AS WITH other arteries, the celiac and mesenteric arteries may become suddenly occluded by an embolus, narrowed slowly by atherosclerosis and then perhaps occluded by a thrombus, involved by an aneurysm or a dissecting aneurysm, injured by either penetrating or closed wounds, be defective as a result of a congenital anomaly, rupture either because of a preexisting aneurysm or occasionally for no apparent reason, or become stenosed or aneurysmal as a result of one of the less common forms of arterial disease such as thromboangiitis obliterans or polyarteritis nodosa. In the past, interest centered upon the management of infarcted intestine or the resection of aneurysms of some of the more peripheral branches of these visceral arteries; but improvements in surgical technique together with improvements in arteriography, particularly lateral lumbar aortography and selective angiography of the branches of the abdominal aorta using a Seldinger catheter, have led during the past decade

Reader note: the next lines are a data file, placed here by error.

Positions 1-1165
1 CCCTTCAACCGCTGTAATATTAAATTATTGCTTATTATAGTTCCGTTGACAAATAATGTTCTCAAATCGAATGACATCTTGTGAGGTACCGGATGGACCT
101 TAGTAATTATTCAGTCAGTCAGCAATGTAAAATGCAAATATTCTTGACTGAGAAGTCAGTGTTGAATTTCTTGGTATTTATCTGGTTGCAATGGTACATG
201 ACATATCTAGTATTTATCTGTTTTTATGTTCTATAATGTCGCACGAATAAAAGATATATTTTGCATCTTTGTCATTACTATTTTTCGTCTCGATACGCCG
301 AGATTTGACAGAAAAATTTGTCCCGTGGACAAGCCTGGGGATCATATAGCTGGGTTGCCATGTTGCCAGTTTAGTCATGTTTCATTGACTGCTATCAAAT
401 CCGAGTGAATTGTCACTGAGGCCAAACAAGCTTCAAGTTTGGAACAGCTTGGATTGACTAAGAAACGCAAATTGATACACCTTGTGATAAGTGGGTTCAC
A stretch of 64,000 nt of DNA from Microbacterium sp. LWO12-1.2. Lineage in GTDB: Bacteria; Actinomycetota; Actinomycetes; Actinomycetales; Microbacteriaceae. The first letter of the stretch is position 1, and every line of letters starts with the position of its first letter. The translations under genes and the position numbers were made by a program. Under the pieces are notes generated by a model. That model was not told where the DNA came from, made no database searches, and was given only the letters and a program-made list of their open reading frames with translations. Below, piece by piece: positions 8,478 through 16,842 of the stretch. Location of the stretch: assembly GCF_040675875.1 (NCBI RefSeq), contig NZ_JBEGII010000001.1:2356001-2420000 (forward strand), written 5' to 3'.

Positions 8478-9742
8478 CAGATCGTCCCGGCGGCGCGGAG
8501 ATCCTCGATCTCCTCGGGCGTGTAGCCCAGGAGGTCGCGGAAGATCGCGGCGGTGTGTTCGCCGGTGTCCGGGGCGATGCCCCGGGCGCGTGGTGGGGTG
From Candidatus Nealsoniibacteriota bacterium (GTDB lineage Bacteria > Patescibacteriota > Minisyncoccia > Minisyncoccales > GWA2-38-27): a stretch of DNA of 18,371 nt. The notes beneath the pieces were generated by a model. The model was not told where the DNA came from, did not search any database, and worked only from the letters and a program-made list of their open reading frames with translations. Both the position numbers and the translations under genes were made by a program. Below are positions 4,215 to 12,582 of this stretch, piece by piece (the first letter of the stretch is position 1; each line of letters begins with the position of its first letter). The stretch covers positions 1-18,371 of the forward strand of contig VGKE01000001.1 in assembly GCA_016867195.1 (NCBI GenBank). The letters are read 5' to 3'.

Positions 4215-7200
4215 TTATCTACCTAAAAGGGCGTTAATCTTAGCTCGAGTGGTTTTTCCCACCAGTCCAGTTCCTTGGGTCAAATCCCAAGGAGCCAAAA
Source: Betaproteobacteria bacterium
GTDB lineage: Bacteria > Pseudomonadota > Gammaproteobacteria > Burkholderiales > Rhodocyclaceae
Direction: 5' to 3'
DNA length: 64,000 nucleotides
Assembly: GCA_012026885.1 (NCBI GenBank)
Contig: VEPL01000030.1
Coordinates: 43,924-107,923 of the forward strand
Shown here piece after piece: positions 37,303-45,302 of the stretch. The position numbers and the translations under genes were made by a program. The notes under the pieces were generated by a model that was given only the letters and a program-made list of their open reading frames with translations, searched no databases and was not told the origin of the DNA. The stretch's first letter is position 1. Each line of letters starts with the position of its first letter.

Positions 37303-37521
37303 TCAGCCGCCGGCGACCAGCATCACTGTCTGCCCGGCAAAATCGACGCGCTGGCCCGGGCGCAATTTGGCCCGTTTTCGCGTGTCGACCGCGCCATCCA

ROB C. Surgical Diseases of the Celiac and Mesenteric Arteries. Arch Surg. 1966;93(1):21–32. doi:10.1001/archsurg.1966.01330010023004
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